By Kimberly Miller

Buying a South Florida foreclosure isn’t the slam dunk steal it once was, according to a new report that found shrinking discounts on distressed properties.

Homebuyers in Palm Beach, Broward and Miami Dade counties could expect only a 2.9 percent savings in September on the purchase of a foreclosed home compared to if the same house was sold at a non-distressed price, said analysts at the real estate analysis firm Zillow.

That discount is down from 6.8 percent during the same time last year and a whopping 22.7 percent lower than the savings experienced in August 2008 — the peak foreclosure month in South Florida, according to Zillow.

The report, scheduled for release this morning, found the nationwide foreclosure discount in September was 7.7 percent, down from 9 percent last year and 23.7 percent in August 2009.

Zillow Chief Economist Stan Humphries attributes the shrinking gap between a foreclosure sale price and traditional price to a continued competition for cheap homes, especially in areas where inventory has decreased.

“The smallest foreclosure discount is found in places where competition for homes is so high people are willing to pay the same amount for a foreclosure re-sale that they would for a non-distressed home simply to take advantage of historic affordability,” Humphries said in a press release.

In some of the nation’s hardest hit areas for real estate, such as Phoenix and Las Vegas, Zillow measured no differences between a home’s foreclosure sale price and what it estimates it would have sold at if it was a traditional sale.

The largest foreclosure discounts were recorded in Pittsburgh (27.4 percent), Cleveland (25.8 percent) and Cincinnati (20.2 percent).

While some South Florida Realtors and consultants are skeptical of the Seattle-based Zillow’s price estimates — the company’s website says its estimates are within 5 percent of the actual sales price 30 percent of the time — there is anecdotal evidence supporting today’s report.

“It makes sense because what I’m seeing is investors are finding fewer opportunities to buy a foreclosure and see a big profit,” said Sherry Lee, broker/owner of Lee Property Sales in West Palm Beach. “There is a demand, but if they can’t buy it and sell it to make a profit, there’s no point.”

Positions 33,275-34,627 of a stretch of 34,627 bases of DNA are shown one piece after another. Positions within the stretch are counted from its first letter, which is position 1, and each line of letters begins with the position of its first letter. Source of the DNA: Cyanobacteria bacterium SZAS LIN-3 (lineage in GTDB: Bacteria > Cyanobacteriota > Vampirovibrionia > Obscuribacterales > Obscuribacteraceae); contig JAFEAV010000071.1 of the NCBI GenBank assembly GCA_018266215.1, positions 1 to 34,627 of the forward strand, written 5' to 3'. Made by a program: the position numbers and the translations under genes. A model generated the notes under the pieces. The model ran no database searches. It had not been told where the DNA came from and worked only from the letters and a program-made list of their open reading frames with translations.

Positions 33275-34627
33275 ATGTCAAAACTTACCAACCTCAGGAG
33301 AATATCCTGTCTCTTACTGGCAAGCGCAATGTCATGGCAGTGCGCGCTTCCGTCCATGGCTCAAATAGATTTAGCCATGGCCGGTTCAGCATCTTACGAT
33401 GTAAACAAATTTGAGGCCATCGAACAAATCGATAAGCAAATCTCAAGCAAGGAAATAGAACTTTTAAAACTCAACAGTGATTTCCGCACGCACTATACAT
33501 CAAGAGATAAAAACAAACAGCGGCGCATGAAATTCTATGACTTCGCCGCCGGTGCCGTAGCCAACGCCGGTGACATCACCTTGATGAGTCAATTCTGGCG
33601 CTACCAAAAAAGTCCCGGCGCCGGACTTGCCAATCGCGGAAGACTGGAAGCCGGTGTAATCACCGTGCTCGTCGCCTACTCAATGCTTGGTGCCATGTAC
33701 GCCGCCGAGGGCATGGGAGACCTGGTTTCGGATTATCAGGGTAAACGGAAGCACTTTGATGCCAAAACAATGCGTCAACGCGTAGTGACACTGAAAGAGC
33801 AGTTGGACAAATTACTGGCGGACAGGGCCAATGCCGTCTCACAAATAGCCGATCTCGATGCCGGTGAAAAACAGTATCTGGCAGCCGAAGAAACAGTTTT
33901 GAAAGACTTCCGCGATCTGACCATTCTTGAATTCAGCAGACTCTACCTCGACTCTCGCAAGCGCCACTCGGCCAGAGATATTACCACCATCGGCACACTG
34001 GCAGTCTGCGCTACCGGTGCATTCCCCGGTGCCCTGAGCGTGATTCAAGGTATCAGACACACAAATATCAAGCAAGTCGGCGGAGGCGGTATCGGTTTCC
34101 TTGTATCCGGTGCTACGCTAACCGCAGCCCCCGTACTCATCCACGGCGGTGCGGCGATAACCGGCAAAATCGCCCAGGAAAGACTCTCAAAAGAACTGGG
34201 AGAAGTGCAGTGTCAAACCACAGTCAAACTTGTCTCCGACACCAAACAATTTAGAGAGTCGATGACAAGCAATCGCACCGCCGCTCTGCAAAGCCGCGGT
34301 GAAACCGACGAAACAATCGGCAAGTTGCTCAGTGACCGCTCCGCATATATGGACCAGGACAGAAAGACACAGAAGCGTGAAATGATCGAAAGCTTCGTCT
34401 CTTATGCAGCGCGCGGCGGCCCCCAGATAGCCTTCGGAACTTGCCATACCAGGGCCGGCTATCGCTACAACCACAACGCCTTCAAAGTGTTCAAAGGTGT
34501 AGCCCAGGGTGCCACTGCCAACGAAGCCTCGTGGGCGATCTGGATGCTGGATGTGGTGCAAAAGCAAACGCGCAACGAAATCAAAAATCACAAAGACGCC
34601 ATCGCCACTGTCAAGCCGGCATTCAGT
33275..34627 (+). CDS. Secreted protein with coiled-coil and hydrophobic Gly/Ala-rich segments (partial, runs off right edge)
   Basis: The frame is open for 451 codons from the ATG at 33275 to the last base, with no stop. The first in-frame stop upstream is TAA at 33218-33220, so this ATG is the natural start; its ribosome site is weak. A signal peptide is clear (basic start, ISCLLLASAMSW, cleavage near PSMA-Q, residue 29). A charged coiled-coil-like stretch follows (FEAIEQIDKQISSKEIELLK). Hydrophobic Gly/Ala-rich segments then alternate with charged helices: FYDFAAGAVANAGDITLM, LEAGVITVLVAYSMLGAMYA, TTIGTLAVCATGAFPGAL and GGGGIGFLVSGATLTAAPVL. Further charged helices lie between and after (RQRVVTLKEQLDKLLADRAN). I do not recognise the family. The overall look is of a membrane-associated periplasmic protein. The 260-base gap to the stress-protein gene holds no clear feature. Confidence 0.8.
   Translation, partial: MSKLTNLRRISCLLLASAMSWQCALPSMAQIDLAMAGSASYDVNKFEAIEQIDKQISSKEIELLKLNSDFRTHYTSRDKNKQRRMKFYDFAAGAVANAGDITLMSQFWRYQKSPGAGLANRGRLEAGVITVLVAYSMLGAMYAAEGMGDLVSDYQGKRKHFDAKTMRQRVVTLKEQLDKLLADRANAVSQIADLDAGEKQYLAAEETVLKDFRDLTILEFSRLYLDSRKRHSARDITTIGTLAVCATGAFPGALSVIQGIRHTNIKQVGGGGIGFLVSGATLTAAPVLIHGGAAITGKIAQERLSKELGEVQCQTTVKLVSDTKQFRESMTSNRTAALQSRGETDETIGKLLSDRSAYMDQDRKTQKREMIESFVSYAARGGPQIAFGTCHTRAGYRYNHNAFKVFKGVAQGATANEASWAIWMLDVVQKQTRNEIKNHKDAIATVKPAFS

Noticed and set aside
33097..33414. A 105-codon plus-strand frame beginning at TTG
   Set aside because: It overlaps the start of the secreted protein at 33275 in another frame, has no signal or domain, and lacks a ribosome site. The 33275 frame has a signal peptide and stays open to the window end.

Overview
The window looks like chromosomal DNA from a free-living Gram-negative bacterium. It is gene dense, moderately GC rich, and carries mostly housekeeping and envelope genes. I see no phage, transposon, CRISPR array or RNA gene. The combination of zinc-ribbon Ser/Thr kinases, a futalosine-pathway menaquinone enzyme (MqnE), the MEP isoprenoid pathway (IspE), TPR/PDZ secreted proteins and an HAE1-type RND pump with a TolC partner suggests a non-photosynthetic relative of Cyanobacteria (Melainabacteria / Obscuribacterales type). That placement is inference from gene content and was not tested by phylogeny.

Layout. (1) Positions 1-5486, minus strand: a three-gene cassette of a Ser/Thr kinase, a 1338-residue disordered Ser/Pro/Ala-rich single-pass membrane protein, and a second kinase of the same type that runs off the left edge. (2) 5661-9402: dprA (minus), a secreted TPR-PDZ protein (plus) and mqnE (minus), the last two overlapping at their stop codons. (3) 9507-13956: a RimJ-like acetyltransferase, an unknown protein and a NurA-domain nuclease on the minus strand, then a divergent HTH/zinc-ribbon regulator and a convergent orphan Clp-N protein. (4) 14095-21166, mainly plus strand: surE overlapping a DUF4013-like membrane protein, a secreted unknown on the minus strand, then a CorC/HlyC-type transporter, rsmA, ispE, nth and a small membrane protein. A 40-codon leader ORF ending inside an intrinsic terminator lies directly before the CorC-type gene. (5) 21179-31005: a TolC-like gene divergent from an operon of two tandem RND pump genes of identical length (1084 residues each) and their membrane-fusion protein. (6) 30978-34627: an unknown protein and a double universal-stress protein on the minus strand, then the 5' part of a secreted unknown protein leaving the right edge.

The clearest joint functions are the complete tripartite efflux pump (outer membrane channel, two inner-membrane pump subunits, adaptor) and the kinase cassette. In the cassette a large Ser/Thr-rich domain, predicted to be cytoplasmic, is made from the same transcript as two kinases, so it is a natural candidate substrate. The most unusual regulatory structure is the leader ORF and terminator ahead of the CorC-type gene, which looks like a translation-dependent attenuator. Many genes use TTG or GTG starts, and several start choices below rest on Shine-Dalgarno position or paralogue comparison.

Palm Beach County’s inventory of single-family homes was at 4.7 months’ supply in September, down from 10.7 months last year. A six months’ supply is typically considered a balanced market. At the same time, prices are on the rise. The median sales price for a single-family home in September was $224,000, a 25 percent increase from last year.

Juan Restrepo, vice president of 32 West Realty in West Palm Beach, said his company deals mostly with cash investors who want to buy a home, rent it out, and sell it in a few years for a profit.

But those deals are harder to find, he said.

“We have seen a tougher market in trying to get as deep a discount as we would like, but they’re still good,” Restrepo said. “We have a couple of agents who all they do is look for these opportunities and they say there is nothing out there right now.”

And it’s not always a boon for regular homebuyers when an investor is shut out, Lee said. Homebuyers often can’t get loans for the kind of distressed properties investors pick up for cash because the homes don’t appraise high enough.

“In those cases, investors really serve a purpose in going in and fixing up the homes, then selling them for a profit,” Lee said. “But I haven’t seen that profit margin out there for a long time.”


Florida foreclosure discounts in September and during the peak foreclosure month for that region

South Florida; 2.9 percent, peak 22.7 percent

Orlando; 4.6 percent, peak 24.4 percent

Tampa; 9 percent, peak 29 percent

National; 7.7 percent, peak 23.7 percent

Source: Zillow